What’s the best way to find the right solutions? Partnerships. Manufacturers must be able to offer price points and outcomes to integrators that will help them win challenging bids in the hospitality space; moreover, the solutions offered must work to address immediate needs. But, of course, the solutions must also yield long-term, high-quality systems!
First, it’s important to note that technology additions don’t have to entail reinventing the current system. Many times, components can be added as simple upgrades. That said, if an overhaul on the amplification end is necessary, seek solutions that can effectively power a space’s short-term and long-term ambitions. There are 4-channel
amps in the market today that can power up to 32 column speakers—large enough to handle an airport concourse! That means everyone—from restaurants to arenas—has a solution to add more power, coming in a package that won’t break the bank.
Also, if components are being replaced, seek integrated products that bring together multiple capabilities. Mixer-amps, for example, can bring multiple zones of mixing, digital signal processing (DSP), amplification, routing, auto-mixing, ducking, monitoring, event scheduling and triggering, and mic preamplification, as well as software that enables remote support and maintenance. All this can be brought together in a single rack unit (RU) and at a palatable price point, enabling more venues to make the switch.
As is obvious, the remote-support offering is a huge value-add for both the venue and the integrator. When the support contracts that integrators offer can be fulfilled without having to roll a truck to a site, system uptime greatly improves and troubleshooting costs drop.
Finally, a long-term plan should be in place for all additional endpoints. Consider the following questions: Where will the speakers go when the outdoor tent comes down? How will the endpoints improve the overall experience when things eventually go back to “normal”? Will they replace aging speakers currently located indoors? Will they provide an audio experience in another location?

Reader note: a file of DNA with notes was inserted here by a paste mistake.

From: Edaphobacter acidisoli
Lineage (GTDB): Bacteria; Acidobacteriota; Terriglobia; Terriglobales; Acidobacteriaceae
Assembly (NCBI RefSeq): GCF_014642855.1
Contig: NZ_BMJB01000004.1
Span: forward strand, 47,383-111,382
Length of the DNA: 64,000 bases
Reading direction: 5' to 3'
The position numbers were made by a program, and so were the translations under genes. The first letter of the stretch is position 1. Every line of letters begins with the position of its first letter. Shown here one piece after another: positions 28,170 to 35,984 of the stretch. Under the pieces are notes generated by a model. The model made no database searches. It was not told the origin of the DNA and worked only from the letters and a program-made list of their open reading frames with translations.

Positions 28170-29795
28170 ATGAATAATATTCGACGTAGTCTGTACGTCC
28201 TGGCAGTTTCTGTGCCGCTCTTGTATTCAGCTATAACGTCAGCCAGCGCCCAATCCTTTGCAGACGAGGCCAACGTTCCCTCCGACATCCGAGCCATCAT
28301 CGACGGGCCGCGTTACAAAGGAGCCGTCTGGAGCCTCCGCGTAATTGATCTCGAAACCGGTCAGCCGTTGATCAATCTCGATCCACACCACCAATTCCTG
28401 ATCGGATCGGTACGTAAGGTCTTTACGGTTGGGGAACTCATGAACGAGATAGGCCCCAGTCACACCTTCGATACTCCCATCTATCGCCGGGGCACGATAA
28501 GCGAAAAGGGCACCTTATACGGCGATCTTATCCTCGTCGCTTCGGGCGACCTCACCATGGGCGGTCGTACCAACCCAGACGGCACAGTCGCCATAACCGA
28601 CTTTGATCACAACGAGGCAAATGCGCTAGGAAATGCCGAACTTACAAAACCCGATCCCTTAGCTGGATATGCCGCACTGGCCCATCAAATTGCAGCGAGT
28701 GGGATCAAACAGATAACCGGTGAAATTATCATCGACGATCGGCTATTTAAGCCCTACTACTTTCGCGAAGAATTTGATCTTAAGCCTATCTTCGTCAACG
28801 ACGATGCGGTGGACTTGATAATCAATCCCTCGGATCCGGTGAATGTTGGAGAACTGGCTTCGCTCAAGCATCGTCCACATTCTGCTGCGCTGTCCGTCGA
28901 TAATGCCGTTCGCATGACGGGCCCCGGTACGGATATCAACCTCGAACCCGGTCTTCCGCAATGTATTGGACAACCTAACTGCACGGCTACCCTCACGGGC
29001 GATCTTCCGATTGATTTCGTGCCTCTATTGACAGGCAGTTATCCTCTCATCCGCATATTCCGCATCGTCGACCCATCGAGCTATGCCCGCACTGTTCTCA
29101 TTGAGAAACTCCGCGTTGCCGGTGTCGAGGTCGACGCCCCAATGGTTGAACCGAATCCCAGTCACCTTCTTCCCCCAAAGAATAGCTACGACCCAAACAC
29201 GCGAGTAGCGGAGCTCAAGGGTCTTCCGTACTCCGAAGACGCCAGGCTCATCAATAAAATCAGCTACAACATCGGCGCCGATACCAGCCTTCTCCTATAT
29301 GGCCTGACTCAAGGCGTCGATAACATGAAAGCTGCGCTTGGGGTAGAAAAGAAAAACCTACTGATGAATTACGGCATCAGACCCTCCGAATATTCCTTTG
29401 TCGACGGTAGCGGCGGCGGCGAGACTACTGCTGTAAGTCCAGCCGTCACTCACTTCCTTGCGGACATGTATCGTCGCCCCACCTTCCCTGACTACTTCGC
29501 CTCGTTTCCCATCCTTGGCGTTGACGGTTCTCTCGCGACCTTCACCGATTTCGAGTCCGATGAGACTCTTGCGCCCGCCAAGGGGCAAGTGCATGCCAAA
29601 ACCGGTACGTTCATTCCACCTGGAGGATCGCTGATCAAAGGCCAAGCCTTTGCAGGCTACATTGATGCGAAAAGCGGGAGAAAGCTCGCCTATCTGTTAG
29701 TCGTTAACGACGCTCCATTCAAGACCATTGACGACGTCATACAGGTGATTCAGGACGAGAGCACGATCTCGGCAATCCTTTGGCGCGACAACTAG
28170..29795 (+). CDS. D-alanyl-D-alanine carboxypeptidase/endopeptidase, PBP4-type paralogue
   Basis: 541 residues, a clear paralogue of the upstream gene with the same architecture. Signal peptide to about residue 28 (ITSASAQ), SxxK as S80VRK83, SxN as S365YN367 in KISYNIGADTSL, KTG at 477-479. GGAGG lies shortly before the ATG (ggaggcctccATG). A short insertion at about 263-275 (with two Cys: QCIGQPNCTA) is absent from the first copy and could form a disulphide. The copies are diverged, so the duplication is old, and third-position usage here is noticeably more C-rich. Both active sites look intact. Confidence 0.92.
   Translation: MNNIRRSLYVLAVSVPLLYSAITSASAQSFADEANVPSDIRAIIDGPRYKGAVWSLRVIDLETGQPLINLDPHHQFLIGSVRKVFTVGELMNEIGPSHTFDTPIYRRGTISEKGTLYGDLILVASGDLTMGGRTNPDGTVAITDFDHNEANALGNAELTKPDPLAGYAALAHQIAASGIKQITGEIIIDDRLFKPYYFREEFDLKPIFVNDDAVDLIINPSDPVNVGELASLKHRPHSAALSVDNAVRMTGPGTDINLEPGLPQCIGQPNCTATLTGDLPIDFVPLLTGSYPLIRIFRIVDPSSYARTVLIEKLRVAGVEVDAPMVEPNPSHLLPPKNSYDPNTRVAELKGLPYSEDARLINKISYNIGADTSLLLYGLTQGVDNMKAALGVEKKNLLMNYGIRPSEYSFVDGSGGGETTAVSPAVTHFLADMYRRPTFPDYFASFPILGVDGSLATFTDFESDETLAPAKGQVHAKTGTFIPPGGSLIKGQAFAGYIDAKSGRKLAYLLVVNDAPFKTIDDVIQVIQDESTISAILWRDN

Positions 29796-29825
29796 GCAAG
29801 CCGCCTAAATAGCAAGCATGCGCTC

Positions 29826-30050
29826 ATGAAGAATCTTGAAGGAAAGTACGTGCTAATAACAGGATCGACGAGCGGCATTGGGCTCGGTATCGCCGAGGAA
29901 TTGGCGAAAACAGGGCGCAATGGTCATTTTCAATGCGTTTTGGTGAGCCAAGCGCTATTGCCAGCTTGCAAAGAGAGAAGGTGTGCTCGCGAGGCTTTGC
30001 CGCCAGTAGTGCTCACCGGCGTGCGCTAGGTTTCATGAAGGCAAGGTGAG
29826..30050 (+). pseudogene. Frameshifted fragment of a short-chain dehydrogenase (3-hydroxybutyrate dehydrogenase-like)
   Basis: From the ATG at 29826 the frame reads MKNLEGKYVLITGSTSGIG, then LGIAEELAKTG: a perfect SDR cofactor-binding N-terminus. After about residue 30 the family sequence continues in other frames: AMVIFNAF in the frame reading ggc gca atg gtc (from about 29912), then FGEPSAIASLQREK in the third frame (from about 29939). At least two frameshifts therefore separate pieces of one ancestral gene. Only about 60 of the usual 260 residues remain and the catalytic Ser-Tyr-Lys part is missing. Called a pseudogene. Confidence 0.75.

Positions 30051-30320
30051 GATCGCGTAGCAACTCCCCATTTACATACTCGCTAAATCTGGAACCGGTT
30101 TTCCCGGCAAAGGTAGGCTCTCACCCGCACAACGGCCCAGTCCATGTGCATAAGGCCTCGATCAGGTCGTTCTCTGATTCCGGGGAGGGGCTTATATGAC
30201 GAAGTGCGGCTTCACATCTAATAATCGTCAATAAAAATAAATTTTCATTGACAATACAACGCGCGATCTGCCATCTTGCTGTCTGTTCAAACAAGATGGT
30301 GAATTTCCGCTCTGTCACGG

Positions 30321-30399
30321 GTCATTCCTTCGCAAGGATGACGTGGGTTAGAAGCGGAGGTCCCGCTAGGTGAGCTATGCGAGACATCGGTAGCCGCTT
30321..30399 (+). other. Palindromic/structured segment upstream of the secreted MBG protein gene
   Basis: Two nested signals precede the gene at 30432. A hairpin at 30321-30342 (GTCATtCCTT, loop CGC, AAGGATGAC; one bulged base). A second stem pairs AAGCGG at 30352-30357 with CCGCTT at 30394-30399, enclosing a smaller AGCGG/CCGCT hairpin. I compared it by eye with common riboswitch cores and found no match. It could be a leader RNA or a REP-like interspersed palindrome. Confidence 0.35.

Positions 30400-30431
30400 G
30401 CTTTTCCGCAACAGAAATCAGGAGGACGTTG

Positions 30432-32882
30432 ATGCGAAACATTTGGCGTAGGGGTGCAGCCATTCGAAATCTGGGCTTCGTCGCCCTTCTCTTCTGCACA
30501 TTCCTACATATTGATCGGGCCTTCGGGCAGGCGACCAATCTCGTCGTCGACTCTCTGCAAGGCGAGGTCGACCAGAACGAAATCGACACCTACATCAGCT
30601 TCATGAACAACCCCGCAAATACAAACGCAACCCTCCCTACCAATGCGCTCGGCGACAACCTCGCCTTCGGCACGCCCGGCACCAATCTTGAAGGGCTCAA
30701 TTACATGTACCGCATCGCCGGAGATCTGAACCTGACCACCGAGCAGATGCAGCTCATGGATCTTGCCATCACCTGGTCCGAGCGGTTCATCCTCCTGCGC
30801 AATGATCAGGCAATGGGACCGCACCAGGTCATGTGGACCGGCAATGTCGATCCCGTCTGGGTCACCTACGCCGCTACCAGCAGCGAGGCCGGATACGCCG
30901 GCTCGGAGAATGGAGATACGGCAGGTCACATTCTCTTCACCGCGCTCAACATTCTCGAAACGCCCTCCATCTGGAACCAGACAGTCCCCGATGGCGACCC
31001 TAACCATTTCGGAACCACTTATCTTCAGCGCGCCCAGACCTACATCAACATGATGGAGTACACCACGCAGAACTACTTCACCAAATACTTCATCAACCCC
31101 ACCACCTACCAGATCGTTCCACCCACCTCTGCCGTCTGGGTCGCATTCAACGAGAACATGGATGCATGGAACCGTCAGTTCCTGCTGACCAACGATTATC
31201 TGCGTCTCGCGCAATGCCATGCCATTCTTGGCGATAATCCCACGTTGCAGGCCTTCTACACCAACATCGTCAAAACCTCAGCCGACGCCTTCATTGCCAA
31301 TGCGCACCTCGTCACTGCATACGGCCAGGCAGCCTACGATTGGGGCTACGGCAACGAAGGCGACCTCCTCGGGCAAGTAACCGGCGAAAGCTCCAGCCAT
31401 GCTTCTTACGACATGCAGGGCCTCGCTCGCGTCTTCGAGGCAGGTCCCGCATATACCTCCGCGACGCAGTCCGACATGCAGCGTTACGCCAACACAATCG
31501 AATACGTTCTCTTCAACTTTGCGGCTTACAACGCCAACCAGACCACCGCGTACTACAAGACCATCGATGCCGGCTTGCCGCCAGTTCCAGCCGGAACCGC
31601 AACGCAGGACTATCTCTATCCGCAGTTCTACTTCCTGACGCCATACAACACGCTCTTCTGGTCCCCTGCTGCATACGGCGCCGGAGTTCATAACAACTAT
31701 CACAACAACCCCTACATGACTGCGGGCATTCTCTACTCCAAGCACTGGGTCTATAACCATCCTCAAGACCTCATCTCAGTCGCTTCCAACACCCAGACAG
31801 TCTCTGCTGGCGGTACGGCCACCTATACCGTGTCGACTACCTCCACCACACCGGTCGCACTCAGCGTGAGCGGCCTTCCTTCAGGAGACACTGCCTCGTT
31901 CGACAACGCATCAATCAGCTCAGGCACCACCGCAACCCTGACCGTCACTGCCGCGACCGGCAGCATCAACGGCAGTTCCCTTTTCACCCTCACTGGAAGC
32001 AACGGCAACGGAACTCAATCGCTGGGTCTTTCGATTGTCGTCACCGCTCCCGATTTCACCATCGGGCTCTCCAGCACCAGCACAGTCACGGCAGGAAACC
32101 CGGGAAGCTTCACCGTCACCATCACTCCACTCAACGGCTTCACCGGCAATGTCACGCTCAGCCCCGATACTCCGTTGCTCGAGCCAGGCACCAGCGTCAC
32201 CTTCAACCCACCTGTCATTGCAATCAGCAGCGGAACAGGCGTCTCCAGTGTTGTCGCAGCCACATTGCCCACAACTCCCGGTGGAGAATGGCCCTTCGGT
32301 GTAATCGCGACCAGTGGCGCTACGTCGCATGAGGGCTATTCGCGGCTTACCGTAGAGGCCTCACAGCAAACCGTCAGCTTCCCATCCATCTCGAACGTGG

Making changes with a strategy in place will ensure that, when patrons do return to hospitality businesses, they will be impressed with the AV experiences.
How you choose to approach making these additions is key. As always, the AV integrator’s goal is to become invested in the long-term success of the business installing these technologies. Thus, tackle the discussion in a manner similar to how we looked at it above.
- Consider the question of what can be done right now, for the right budget, that will keep people coming back once they’ve tested the waters of your space. What additional touches can you add to a system that will impress those who become patrons? What experience can you create that will turn those patrons into brand advocates, willing to tell others how well your hospitality business is handling the current situation?
- Consider the long-term plan for the technologies. Is this a new system that will last for years to come? Are the new endpoints capable of being repurposed in creative ways down the road? How will the system look in the future?
AV integrators, contractors and consultants are now being asked to design two systems in one. However, a keen attention to detail—and commissioning the correct solutions—will help everyone win more business both in the short term and for years to come.
This article has noted a few specific products—namely, incredibly small speakers and integrated mixer-amps.Those are just examples of the types of solutions that exist in the space today. To find the correct products for any given application, however, one must seek them out.
Just as the end user trusts AV experts to be collaborative partners, so, too, must integrators and designers work with manufacturers to collaborate effectively. Ask manufacturers questions like these: What unique products make sense for the world we live in today? Can you help me design that system? How will you support those products and systems long term?
By doing that, we can find solutions that help everyone get through the coming months and—eventually—prepare hospitality venues for the future.